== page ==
Eugenio Montale: Wikis

  
  

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Eugenio Montale

Born October 12, 1896(1896-10-12)
Genoa, Italy
Died September 12, 1981 (aged 84)
Milan, Italy
Occupation Poet, prose writer, editor, translator
Notable award(s) Nobel Prize in Literature
1975

Eugenio Montale (October 12, 1896 — September 12, 1981) was an Italian poet, prose writer, editor and translator, winner of the Nobel Prize for Literature in 1975.

Contents

Life

Early years

Montale was born in Genoa. His family were chemical products traders (his father furnished Italo Svevo's firm). The poet's niece, Bianca Montale, in her Cronaca famigliare ("Family Chronicle") of 1986 portrays the family's common characteristics as "nervous fragility, shyness, concision in speaking, a tendency to see the worst in every event, a certain sense of humour".

Montale was the youngest of six sons. He recalled,

We were a large family. My brothers went to the scagno ["office" in Genoese]. My only sister had a university education, but I had not such a possibility. In many families the unspoken arrangement existed that the youngest was released from the task to keep up the family's name.

In 1915 Montale worked as an accountant, but was left free to follow his literary passion, frequenting the city's libraries and attending his sister Marianna's private philosophy lessons. He also studied opera singing with the baritone Ernesto Sivori.

Montale was therefore a self-taught man. Growing up, his imagination was fired by several writers, including Dante Alighieri, and by studies of foreign languages (especially English), as well as the landscapes of the Levante ("Eastern") Liguria, where he spent holidays with his family.

During World War I, as a member of the Military Academy of Parma, Montale asked to be sent to the front. After a brief war experience as an infantry officer in Vallarsa and Val Pusteria, in 1920 he came back home.

Poetic works

Montale wrote a relatively small number of works. Four anthologies of short lyrics, a quaderno of poetry translation, plus several books of prose translations, two books of literary criticism and one of fantasy prose. Alongside his imaginative work he was a constant contributor to Italy's most important newspaper, the Corriere della Sera.

The perceived futility and pointlessness of World War I had a profound effect on European art and the resulting nihilism manifested itself in various ways; eg, Dadaism, de Stijl. In Italy, amongst poets, this post-war despair manifested itself in the form of the Hermetical Society; which was, as the name suggests, inspired by Hermeticism . The output of the poetry group was to create poems of total illogic; thus mirroring the absurdity of the "War to End all Wars". The rise of the fascist regime also influenced Montale profoundly, especially in his first poetry collection Ossi di seppia ("Cuttlefish Bones"), which appeared in 1925.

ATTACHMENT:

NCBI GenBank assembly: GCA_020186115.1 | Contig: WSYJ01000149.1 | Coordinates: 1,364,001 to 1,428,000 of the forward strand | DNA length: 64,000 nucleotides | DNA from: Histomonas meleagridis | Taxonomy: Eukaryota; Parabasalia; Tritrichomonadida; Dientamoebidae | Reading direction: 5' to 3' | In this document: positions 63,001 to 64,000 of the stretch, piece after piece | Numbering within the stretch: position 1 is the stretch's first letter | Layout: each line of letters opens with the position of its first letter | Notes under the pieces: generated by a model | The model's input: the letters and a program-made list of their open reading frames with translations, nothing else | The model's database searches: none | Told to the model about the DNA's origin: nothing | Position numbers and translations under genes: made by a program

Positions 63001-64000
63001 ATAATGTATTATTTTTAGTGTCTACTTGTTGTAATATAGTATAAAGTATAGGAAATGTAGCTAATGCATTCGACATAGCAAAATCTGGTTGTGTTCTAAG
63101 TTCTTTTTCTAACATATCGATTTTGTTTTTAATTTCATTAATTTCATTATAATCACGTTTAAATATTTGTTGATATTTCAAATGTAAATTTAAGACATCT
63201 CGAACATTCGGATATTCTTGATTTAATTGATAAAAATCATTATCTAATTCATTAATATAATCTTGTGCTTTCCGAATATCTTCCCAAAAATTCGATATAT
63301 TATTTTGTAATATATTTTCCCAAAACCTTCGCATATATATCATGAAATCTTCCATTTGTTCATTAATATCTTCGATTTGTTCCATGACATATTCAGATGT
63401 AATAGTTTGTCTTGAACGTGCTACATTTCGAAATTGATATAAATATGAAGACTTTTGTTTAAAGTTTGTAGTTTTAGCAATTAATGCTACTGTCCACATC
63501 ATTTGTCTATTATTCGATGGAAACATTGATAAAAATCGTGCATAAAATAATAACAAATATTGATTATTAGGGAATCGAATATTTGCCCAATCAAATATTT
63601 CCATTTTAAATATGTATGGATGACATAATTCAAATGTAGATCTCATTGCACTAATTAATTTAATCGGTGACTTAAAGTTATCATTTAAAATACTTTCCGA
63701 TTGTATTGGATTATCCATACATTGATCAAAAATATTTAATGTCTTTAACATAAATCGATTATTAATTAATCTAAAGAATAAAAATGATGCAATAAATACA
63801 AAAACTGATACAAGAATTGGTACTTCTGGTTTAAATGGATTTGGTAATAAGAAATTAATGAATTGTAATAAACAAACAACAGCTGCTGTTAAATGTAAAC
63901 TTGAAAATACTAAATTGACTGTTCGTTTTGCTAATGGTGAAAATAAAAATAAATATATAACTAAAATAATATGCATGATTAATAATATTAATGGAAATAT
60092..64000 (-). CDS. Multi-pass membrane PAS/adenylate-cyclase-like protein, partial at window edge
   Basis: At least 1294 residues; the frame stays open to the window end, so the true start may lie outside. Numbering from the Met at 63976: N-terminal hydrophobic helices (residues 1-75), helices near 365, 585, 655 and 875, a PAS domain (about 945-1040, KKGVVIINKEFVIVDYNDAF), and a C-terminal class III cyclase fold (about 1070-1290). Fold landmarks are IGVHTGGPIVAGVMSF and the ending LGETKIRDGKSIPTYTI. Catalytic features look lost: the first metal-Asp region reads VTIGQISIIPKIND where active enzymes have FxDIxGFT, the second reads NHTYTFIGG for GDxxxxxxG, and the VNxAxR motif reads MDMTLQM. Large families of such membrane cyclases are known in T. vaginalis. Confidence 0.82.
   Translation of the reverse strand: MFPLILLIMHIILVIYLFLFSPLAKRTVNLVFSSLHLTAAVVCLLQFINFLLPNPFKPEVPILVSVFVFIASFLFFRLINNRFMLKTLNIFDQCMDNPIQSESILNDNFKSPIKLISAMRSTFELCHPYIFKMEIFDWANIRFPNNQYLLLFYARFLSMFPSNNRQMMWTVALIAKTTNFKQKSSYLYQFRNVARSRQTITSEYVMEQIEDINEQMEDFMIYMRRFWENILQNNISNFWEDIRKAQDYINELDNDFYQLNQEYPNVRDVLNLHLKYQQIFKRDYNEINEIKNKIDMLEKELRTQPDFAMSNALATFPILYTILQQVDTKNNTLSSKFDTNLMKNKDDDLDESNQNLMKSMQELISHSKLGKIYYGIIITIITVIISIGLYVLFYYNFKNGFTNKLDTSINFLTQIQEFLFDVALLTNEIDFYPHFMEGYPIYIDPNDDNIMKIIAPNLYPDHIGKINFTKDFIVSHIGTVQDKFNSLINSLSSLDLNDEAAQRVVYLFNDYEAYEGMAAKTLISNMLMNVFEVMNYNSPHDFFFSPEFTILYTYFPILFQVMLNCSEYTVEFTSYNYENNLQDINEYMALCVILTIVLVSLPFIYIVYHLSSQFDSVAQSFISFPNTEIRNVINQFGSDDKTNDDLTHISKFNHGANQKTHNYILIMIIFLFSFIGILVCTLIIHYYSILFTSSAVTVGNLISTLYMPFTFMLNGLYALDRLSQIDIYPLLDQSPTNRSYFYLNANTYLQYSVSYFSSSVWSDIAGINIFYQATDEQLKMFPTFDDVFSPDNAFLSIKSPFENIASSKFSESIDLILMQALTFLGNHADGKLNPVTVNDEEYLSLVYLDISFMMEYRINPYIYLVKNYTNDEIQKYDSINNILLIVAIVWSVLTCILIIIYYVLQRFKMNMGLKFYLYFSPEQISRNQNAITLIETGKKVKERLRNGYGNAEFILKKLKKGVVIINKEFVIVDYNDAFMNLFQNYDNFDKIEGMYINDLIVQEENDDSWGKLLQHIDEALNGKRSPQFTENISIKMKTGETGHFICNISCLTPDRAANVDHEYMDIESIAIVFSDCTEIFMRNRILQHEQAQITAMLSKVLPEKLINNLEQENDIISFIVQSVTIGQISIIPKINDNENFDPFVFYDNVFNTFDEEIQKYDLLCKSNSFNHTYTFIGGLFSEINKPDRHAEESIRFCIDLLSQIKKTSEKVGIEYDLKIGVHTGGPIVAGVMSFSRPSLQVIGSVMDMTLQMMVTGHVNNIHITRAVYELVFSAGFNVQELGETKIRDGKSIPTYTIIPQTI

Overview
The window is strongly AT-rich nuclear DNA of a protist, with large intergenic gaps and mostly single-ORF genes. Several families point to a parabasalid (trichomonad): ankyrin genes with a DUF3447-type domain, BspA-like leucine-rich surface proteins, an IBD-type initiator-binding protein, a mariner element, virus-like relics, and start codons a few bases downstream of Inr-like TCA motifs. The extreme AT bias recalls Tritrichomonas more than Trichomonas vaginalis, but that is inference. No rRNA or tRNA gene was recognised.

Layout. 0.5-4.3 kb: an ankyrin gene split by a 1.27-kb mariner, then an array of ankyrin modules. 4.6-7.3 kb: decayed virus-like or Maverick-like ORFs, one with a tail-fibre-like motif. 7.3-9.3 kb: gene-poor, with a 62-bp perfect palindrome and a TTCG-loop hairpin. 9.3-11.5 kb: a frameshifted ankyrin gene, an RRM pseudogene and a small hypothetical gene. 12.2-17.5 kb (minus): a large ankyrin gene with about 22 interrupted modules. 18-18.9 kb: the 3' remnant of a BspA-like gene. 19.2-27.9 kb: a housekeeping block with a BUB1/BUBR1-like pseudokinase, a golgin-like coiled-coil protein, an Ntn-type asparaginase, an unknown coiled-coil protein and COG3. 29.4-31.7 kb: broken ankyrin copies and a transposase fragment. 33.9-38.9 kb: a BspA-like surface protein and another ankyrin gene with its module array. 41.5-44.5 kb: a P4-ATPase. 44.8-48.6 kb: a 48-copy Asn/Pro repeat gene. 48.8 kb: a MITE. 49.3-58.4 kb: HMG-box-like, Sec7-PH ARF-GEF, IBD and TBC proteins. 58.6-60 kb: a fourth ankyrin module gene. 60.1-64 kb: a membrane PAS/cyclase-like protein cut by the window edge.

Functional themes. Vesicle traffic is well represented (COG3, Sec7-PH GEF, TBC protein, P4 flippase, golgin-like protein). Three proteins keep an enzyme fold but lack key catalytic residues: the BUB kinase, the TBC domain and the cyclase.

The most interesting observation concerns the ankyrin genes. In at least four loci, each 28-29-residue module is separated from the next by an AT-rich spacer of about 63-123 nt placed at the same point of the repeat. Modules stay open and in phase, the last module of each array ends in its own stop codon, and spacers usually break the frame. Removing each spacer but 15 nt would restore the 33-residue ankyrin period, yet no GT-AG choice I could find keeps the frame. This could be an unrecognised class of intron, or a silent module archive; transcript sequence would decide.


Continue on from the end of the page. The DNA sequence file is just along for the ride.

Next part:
The Mediterranean landscape of Montale's native Liguria was a strong presence in these early poems: they gave him a sort of "personal seclusion" in face of the depressing events around him. These poems emphasise his personal solitude and empathy with the "little" and "insignificant" things around him, or with its horizon, the sea. According to Montale, nature is "rough, scanty, dazzling". In a world filled with defeat and despair, nature alone seemed to possess dignity, the same that the reader experiences in reading his poems.

Anticonformism of the new poetry

Montale moved to Florence in 1927 to work as editor for the publisher Bemporad. Florence was the cradle of the Italian poetry of that age, with works like the Canti orfici by Dino Campana (1914) and the first lyrics by Ungaretti for the review Lacerba. Other poets like Umberto Saba and Vincenzo Cardarelli had been highly praised by the Florentine publishers. In 1929 Montale was asked to be chairman of the Gabinetto Vissieux Library, a post from which he was expelled in 1938 by the fascist government. In the meantime he collaborated to the magazine Solaria, and frequented the literary cafe Giubbe Rosse ("Red Jackets"), where he got acquainted with Elio Vittorini and Carlo Emilio Gadda. He also wrote for almost all the important literary magazines of the age.